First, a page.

I have a circuit board with a button in it (the clear white button pictured below is the one I'm targeting). I need to somehow remove the button from the circuit and put a relay in it's place. I'm assuming that the easiest way to do so would be to simply connect the ends of the relay to the correct leads of the button, and if I'm not mistaken, the button would simply be shorted out.

Could someone help me in choosing which leads on the relay should be connected to which leads on the button?

Here are the pictures: button 1 button 2

If you need any more pictures or info, let me know

edit: I don't have a schematic but here's the bottom of the board with the 4 leads of the button circled: bottom

  • 1
    \$\begingroup\$ Do you have a schematic for the circuit board or the relay. If not for the board, could you take a picture of the back showing the traces? \$\endgroup\$ – Justin Trzeciak Mar 8 '14 at 22:44
  • \$\begingroup\$ @jrtzeciak I've added the back of the board. \$\endgroup\$ – Sam D20 Mar 8 '14 at 22:49
  • 1
    \$\begingroup\$ Typically tactile buttons like that are a SPST switch (en.wikipedia.org/wiki/Switch#Contact_terminology). When it is pressed down, two of the pins are connected to the other two pins. Since it looks like the two pins on the right are in the same copper region, they are probably common to one another. As are the two on the left. You can verify this with a multimeter. When the button is pressed, all 4 pins should be connected. Otherwise, the two on the right will be connected, and the two on the left will be connected, but not all 4. Can you verify this? \$\endgroup\$ – Justin Trzeciak Mar 8 '14 at 23:03
  • \$\begingroup\$ I'm at a hackathon right now and looking for a multimeter as we speak. Will report back on that. Thank you for the help. On a side note, if I read correctly, you're saying that the two leads on the left are in the same copper region. But the bottom left lead seems to be isolated from everything else. Is this pin useless and should I ignore it? From what I'm seeing, I think my best bet is to connect the relay to the top left and top right pins. What do you think? \$\endgroup\$ – Sam D20 Mar 8 '14 at 23:29
  • 2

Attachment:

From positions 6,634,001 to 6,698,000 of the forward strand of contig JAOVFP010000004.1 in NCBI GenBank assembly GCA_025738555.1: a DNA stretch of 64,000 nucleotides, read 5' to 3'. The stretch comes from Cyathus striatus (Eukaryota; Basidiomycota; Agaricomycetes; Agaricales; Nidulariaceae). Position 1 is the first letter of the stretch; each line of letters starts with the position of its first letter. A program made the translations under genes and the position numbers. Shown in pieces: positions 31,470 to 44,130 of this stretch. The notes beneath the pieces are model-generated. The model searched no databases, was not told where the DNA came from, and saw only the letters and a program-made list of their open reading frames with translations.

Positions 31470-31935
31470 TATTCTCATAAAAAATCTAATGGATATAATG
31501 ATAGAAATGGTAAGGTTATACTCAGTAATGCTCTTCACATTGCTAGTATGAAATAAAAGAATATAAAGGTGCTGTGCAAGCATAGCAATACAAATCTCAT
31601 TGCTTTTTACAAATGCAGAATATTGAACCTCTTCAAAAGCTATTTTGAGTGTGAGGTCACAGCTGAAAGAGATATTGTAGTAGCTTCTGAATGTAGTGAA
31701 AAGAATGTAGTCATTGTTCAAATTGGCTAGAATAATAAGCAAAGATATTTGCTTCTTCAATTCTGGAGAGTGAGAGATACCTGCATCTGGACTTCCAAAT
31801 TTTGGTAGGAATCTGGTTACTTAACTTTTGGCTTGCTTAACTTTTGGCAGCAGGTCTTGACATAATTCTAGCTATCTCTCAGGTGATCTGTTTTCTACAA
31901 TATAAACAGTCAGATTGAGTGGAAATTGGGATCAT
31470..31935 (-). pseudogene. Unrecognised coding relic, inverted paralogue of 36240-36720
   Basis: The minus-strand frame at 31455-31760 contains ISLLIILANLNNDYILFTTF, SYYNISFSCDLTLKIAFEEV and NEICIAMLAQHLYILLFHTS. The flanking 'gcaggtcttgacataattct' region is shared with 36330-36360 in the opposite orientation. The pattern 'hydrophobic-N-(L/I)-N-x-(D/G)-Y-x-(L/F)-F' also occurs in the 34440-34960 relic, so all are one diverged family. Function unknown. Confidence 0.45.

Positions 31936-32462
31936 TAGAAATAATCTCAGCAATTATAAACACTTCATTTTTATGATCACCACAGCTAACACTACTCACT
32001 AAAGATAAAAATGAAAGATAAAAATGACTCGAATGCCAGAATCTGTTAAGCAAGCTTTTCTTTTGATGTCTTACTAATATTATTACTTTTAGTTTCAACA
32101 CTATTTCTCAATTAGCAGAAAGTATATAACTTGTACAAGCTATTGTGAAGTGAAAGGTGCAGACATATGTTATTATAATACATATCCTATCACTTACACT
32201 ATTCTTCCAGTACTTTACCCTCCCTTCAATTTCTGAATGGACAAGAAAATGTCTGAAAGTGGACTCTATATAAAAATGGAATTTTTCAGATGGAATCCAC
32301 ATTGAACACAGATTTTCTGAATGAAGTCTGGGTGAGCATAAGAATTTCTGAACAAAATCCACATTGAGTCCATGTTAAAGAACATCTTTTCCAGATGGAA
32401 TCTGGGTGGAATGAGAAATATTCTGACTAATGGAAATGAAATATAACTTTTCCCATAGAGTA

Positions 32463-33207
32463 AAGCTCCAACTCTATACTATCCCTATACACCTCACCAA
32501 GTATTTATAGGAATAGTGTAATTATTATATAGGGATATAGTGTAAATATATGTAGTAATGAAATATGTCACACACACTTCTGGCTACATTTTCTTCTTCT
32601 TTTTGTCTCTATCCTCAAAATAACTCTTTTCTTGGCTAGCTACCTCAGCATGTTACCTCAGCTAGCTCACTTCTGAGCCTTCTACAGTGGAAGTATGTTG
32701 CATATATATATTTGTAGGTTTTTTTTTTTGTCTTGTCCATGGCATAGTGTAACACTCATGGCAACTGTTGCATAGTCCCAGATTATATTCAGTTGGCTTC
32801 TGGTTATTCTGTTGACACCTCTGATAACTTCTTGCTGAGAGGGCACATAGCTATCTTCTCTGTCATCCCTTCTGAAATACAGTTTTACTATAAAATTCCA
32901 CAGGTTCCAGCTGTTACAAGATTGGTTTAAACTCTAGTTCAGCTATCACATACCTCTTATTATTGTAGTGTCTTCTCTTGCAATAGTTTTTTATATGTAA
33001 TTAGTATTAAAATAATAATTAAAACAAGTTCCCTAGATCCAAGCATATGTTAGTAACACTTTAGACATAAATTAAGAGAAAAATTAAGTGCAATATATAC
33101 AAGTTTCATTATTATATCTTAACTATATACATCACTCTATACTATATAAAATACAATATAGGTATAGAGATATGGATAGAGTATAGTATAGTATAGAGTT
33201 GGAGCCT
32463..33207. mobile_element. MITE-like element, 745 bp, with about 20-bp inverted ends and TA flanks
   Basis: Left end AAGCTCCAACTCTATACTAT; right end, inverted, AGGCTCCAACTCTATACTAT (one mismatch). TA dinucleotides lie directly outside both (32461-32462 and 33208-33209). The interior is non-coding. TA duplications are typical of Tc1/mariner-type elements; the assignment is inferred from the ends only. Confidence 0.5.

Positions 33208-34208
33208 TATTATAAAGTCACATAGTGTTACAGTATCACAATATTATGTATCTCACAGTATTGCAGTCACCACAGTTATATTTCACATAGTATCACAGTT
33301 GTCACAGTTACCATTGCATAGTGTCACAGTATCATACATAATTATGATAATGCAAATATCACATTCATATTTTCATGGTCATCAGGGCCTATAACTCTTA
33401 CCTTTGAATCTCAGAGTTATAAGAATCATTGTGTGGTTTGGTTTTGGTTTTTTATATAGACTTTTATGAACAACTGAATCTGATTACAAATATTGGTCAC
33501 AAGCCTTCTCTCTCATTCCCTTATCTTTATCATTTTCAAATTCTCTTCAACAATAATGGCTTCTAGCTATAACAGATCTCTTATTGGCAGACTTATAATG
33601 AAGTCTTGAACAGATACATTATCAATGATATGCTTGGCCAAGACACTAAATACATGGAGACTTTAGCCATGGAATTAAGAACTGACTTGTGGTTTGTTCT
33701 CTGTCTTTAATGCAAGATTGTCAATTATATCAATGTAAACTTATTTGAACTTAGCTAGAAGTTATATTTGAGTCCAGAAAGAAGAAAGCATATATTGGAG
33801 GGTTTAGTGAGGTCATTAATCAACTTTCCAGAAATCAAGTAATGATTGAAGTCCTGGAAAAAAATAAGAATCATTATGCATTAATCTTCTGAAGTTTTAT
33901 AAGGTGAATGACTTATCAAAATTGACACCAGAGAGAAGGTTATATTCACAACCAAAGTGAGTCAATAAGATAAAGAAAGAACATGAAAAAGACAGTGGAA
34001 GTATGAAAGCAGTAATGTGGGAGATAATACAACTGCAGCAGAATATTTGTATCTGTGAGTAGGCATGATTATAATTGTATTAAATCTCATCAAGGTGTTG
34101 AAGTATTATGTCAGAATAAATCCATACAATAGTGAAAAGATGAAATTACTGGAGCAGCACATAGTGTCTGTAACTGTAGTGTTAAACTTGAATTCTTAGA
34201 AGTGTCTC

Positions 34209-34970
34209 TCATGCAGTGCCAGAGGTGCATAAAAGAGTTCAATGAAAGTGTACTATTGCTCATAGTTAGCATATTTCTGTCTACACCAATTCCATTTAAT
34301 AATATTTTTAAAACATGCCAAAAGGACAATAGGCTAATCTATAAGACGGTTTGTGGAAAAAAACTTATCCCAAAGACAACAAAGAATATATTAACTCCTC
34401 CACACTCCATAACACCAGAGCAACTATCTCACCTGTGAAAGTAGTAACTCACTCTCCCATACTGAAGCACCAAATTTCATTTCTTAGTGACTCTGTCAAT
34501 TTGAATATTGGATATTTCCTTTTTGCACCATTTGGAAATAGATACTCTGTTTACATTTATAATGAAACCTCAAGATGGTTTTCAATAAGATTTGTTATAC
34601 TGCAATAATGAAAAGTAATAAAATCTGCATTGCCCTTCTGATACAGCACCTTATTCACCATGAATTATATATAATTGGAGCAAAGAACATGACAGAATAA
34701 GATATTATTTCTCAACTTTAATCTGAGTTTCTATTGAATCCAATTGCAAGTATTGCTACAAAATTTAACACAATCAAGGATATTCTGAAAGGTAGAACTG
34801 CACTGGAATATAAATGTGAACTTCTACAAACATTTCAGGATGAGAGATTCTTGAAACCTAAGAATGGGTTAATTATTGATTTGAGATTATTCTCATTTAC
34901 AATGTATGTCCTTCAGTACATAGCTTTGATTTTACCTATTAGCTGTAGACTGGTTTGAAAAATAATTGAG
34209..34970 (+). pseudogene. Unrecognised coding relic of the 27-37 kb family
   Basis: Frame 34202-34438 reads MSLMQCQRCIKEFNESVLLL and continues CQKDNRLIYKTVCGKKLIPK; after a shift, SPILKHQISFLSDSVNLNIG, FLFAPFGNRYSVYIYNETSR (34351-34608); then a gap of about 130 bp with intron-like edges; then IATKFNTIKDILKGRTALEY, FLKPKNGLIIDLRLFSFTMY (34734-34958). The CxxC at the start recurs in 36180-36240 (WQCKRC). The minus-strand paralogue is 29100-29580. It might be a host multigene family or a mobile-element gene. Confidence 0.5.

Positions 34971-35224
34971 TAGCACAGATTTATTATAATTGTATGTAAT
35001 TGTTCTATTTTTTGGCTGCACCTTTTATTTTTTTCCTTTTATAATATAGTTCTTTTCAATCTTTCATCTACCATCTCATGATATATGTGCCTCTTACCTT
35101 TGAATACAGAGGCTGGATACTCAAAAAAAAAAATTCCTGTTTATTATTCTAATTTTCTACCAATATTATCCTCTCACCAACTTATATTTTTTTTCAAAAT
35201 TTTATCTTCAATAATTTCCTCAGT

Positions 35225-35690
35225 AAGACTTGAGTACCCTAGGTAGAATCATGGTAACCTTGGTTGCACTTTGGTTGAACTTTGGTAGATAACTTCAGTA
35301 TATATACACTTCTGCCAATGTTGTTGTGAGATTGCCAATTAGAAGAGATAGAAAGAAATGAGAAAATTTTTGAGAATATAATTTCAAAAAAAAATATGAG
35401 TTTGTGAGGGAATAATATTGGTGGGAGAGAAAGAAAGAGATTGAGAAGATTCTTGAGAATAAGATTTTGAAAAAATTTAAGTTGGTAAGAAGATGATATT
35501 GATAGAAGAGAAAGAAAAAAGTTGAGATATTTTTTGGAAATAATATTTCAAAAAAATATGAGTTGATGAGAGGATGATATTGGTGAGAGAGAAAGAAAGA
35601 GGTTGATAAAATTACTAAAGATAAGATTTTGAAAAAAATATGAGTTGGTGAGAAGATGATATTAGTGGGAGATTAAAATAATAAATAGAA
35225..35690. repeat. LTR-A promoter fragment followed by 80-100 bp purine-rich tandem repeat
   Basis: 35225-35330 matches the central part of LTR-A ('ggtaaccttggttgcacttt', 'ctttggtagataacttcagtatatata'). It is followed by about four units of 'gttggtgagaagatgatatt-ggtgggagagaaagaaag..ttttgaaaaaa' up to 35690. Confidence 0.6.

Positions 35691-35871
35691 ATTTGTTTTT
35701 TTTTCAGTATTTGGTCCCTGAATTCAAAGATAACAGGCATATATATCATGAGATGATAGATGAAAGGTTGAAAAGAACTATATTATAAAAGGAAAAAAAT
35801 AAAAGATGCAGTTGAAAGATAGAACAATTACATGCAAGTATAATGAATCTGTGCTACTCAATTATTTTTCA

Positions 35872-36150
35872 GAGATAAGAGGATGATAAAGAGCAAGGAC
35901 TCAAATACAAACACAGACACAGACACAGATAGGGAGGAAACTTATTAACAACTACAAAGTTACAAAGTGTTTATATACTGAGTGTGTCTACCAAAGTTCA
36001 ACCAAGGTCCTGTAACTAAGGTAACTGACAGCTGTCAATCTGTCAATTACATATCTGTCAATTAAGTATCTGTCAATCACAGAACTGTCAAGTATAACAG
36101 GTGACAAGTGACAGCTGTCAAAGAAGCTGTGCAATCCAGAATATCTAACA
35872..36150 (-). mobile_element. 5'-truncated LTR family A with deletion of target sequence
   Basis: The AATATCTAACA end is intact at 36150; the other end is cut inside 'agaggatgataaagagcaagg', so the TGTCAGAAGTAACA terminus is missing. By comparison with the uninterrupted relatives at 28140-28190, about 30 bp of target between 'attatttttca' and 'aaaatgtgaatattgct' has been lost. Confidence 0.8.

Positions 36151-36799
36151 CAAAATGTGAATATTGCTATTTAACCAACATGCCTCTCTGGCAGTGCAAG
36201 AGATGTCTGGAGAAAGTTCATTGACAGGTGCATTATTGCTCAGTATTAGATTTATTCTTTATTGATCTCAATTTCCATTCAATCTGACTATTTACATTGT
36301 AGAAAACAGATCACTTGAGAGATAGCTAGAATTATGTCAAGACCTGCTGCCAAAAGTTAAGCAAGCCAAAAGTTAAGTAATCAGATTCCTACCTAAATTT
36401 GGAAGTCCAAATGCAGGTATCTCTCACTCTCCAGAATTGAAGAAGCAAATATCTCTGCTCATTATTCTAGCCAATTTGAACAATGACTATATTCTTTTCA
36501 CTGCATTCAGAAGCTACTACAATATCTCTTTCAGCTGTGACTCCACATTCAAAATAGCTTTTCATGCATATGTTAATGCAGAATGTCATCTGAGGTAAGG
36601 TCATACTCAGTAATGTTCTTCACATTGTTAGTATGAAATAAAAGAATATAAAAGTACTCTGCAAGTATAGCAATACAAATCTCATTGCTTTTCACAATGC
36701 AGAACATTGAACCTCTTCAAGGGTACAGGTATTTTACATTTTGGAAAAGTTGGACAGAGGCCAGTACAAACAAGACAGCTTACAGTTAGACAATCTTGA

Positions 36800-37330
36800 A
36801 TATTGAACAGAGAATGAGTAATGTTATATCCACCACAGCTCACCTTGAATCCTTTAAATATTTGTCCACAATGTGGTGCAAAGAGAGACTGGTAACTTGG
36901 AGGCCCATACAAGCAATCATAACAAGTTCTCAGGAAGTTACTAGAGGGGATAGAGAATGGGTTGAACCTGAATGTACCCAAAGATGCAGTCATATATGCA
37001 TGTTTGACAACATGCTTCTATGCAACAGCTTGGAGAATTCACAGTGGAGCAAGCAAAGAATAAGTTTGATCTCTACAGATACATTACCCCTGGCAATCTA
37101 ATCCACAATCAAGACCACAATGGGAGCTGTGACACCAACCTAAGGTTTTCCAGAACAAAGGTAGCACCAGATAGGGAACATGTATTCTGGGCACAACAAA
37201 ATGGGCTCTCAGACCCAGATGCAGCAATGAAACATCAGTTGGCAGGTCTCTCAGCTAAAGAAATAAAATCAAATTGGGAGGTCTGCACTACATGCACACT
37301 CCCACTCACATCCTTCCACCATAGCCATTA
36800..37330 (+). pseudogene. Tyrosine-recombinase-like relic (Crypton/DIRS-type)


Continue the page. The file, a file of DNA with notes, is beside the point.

\$\begingroup\$ The two on the left are probably electrically connected within the switch. The bottom left pad is probably there to make it easier to solder. It doesn't look like the board has proper pads. Top left and top right sound good. Just make sure you connect the switch of the relay and not the coil (not sure what your experience is...). \$\endgroup\$ – Justin Trzeciak Mar 8 '14 at 23:50

The button which you have is related to a fairly common family of buttons called B3F. A button like that would usually be Single Pole Single Throw (SPST) Normally Open (NO), as @jrtrzeciak had mentioned above.

enter image description here

It's good that the PCB, which you're dealing with is single-layer. That makes it easy to trace the signals.

I think, the button is connected like this:

enter image description here

Furthermore, if the button is indeed NO, you don't need to remove the button. You can connect the reeds of the relay in parallel with the button. You'll just have 2 switches (relay and button) in parallel.

  • 1
    \$\begingroup\$ B3F is just Omron's series number. Generically, they're called "6mm x 6mm tact(ile) switches" and there are many, many manufacturers, and various options as the actuation force and actuator height. \$\endgroup\$ – Spehro Pefhany Mar 9 '14 at 0:25

Your Answer

By clicking “Post Your Answer”, you agree to our terms of service, privacy policy and cookie policy

Not the answer you're looking for? Browse other questions tagged or ask your own question.